Whole-genome sequencing of carbapenem-resistant Enterobacterales isolates in southeast Louisiana reveals persistent genetic clusters spanning multiple locations

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Journal of Infection and Public Health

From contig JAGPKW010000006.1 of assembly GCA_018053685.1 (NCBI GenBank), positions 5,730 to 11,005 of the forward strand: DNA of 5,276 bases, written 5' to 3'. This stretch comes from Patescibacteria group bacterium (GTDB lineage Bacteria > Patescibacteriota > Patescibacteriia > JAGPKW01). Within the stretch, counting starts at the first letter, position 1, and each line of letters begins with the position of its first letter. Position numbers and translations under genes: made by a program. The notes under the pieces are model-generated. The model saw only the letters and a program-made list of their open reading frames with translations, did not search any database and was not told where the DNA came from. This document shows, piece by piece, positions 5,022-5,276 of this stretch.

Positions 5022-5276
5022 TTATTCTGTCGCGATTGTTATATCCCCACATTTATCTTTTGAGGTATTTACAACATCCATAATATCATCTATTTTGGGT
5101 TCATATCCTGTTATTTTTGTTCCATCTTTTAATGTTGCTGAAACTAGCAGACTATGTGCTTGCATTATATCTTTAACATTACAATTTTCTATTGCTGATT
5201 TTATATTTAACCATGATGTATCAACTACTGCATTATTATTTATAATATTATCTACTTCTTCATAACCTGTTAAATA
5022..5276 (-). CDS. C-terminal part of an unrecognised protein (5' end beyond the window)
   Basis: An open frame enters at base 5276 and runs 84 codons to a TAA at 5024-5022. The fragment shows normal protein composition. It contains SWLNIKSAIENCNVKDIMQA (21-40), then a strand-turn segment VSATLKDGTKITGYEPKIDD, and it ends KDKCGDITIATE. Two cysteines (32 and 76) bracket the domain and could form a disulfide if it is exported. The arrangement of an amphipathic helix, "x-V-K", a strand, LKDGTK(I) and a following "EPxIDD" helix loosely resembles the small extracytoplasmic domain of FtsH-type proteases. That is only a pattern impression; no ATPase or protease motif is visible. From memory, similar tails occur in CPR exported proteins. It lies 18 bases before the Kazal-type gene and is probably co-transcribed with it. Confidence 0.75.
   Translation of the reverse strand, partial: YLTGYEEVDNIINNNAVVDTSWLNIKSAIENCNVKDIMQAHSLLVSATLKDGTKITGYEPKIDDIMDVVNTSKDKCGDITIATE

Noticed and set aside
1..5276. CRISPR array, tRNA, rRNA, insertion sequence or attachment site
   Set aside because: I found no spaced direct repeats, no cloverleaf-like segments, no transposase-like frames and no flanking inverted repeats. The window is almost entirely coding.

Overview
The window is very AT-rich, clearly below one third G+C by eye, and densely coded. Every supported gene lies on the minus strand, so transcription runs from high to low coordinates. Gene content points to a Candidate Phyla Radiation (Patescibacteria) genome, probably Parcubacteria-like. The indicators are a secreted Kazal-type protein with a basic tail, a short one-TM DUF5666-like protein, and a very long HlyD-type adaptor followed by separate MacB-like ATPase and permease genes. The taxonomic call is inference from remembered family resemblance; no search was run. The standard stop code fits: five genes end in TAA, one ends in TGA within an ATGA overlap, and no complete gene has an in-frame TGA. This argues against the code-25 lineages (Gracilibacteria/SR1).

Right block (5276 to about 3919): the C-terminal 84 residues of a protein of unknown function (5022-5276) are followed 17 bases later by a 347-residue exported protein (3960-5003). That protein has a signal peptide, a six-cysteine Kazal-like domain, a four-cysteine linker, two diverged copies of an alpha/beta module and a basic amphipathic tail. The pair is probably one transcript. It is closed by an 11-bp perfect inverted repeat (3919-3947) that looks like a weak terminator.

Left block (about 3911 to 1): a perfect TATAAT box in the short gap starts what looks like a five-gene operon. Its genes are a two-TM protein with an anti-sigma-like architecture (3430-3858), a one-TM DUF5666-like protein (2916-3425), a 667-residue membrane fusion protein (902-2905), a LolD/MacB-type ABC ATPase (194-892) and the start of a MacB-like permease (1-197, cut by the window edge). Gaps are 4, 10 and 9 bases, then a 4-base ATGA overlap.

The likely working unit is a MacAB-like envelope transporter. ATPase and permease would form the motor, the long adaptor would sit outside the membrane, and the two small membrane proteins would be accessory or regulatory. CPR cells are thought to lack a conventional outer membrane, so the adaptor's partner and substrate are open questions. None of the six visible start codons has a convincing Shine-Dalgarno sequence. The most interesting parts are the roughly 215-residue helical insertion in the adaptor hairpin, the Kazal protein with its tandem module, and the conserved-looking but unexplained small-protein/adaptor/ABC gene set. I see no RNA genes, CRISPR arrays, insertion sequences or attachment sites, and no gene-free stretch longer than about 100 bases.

Background: We investigated 51 g-negative carbapenem-resistant Enterobacterales (CRE) isolates collected from 22 patients over a five-year period from six health care institutions in the Ochsner Health network in southeast Louisiana. Methods: Short genomic reads were generated using Illumina sequencing and assembled for each isolate. Isolates were classified as Enterobacter spp. (n = 20), Klebsiella spp. (n = 30), and Escherichia coli (n = 1) and grouped into 19 different multi-locus sequence types (MLST). Species and patient-specific core genomes were constructed representing ∼50% of the chromosomal genome. Results: We identified two sets of patients with genetically related infections; in both cases, the related isolates were collected > 6 months apart, and in one case, the isolates were collected in different locations. On the other hand, we identified four sets of patients with isolates of the same species collected within 21 days from the same location; however, none had genetically related infections. Genes associated with resistance to carbapenem drugs (blaKPC and/or blaCTX-M-15) were found in 76% of the isolates. We found three blaKPC variants (blaKPC-2, blaKPC-3, and blaKPC-4) associated with four different Enterobacter MLST variants, and two blaKPC variants (blaKPC-2, blaKPC-3) associated with seven different Klebsiella MLST variants. Conclusions: Molecular surveillance is increasingly becoming a powerful tool to understand bacterial spread in both community and clinical settings. This study provides evidence that genetically related infections in clinical settings do not necessarily reflect temporal associations, and vice versa. Our results also highlight the regional genomic and resistance diversity within related bacterial lineages.

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